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The story of Tiresias, a mythical figure, is narrated by Ovid in his ‘Metamorphoses’. He lived in the time of King Oedipus in Thebes. Once, while going through a forest, he saw two serpents mating together. When he hit them with his stick, they cursed him. As a result, he was transformed into a woman. After seven years he saw another pair of snakes in copulation. This time he was also cursed by them and transformed into a man again. Thus he acquired experiences of both the sexes. Later on he was asked by Zeus and his wife Hera, during their quarrel with each other, as to whether man is more passionate than a woman. Siding with Zeus, Tiresias, declared that woman was more passionate than man. Being angry with him goddess Hera cursed him with blindness. But when he prayed to Zeus for mercy, he was awarded the gift of prophecy.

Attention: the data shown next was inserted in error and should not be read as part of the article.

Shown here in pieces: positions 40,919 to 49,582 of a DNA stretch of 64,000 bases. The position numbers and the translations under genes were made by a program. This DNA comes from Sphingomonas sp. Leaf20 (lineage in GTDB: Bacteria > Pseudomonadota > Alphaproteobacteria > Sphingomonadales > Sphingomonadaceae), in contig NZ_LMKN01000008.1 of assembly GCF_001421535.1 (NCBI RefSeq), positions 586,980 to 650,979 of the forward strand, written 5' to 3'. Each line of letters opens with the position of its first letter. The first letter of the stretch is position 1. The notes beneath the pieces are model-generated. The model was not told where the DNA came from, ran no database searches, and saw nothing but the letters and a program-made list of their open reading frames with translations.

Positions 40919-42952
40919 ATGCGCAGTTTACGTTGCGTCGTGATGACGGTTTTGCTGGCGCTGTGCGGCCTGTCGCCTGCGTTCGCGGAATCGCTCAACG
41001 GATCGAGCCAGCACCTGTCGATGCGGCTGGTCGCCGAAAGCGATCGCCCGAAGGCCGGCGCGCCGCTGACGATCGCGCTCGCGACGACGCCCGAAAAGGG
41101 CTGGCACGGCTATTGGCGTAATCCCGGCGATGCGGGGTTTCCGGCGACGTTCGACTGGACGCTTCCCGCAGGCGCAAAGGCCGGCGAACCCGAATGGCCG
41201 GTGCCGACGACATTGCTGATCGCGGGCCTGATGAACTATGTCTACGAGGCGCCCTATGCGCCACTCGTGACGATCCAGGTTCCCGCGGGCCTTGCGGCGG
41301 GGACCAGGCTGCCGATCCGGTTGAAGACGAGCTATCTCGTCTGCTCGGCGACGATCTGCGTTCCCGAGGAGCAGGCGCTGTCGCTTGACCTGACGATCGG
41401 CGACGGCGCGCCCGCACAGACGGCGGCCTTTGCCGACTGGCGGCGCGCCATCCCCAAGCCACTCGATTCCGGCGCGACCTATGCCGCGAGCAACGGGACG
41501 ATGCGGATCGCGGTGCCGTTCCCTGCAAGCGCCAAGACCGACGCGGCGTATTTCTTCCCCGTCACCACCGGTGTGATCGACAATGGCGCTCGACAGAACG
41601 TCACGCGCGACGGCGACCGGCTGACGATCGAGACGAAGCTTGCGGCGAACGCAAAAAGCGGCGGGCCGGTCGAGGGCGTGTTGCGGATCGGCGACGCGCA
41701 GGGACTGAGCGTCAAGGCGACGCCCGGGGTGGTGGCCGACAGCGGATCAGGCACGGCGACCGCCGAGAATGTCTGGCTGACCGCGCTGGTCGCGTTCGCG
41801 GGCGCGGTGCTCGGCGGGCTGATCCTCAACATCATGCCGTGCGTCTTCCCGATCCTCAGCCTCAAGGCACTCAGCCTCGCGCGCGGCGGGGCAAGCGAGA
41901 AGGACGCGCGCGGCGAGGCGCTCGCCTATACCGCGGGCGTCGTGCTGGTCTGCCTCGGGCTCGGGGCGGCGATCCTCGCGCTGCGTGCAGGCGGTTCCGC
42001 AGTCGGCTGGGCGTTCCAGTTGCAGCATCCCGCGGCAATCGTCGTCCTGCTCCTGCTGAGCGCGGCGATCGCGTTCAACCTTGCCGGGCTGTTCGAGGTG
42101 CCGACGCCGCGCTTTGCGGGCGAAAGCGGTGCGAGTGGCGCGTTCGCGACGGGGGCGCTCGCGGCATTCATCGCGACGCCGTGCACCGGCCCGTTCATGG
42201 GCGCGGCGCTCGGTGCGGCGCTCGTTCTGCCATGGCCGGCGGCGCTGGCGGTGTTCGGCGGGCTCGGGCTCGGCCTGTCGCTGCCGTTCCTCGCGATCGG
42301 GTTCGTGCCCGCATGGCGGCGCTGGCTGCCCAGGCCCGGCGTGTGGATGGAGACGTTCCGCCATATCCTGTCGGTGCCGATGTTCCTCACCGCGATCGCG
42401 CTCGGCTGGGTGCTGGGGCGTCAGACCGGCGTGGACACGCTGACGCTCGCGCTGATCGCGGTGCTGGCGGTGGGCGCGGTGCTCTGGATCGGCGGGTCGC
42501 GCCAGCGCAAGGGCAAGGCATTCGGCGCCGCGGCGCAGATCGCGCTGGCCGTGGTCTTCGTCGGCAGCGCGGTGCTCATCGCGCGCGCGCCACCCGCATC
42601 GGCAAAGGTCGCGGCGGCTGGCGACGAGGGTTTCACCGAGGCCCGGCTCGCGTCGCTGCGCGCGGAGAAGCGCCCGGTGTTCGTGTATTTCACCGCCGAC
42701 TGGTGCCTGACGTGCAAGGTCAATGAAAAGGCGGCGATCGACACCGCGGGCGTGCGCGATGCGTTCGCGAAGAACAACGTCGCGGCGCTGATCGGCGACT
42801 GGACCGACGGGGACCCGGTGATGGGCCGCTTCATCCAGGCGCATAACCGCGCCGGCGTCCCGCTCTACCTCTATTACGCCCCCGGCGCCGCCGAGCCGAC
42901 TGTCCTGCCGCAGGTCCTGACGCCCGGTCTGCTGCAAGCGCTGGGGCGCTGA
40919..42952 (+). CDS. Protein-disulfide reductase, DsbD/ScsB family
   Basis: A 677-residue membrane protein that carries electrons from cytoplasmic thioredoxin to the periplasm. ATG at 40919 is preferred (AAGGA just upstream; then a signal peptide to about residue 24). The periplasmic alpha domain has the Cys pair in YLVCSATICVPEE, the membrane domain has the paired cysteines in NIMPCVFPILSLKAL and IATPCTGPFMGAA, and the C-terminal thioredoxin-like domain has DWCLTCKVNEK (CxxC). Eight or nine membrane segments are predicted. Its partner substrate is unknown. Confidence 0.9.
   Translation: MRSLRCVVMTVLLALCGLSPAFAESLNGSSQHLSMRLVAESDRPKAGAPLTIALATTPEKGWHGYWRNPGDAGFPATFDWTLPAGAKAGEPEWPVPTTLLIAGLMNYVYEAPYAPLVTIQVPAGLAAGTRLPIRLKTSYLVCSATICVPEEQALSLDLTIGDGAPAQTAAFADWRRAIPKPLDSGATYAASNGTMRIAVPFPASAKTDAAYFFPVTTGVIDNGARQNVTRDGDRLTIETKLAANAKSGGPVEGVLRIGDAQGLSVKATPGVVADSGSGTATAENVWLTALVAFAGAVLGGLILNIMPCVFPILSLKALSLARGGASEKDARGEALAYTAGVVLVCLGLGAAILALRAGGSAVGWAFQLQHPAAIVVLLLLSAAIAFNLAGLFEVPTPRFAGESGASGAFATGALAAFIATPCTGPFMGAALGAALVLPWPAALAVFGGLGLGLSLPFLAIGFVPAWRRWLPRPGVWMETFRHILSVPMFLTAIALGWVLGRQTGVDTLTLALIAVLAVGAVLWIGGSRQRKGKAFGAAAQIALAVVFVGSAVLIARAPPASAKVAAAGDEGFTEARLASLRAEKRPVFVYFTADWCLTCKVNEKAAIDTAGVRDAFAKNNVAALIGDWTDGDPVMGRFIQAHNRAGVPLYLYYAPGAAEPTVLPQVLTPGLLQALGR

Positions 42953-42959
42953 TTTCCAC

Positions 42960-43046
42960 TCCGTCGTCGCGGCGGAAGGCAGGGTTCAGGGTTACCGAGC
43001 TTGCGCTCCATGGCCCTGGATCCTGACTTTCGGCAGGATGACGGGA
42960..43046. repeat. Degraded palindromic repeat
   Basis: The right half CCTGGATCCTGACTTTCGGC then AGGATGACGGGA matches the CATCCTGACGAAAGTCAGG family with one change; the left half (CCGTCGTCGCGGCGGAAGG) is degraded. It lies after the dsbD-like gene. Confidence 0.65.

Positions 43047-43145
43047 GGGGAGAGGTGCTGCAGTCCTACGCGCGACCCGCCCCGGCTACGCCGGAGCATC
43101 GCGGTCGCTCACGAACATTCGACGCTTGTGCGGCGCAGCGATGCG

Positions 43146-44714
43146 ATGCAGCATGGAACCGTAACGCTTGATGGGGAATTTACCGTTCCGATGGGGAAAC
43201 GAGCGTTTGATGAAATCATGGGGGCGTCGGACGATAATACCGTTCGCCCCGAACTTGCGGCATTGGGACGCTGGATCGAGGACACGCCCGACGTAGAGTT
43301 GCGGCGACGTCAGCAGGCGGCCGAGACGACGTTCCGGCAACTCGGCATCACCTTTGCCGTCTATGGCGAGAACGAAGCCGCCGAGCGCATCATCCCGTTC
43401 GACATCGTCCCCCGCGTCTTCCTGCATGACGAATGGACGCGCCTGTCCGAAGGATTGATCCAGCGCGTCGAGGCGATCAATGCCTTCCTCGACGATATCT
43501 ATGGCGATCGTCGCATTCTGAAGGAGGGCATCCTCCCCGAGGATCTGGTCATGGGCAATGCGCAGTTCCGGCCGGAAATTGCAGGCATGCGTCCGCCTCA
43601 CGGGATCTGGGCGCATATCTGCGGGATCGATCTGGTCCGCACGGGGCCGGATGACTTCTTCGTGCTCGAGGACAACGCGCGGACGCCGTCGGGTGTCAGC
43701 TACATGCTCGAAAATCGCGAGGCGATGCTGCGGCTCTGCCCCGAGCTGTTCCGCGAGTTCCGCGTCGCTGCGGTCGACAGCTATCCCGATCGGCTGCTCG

According to Eliot’s own analysis, Tiresias is the central character in The Waste Land, and what Tiresias sees is the substance of the poem. Tiresias belongs to the past and the present. He is a link between the waste-land of King Oedipus and the waste-land of modern civilization. According to Eliot all the other characters in the poem merge into Tiresias. If all the men blend into one man, and all the women into one woman, and sexes meet in Tiresias, then Tiresias himself a condensed history of man. Therefore, Tiresias provides an aesthetic unity and continuity for the poem in addition to functioning to unify past, present and future. 


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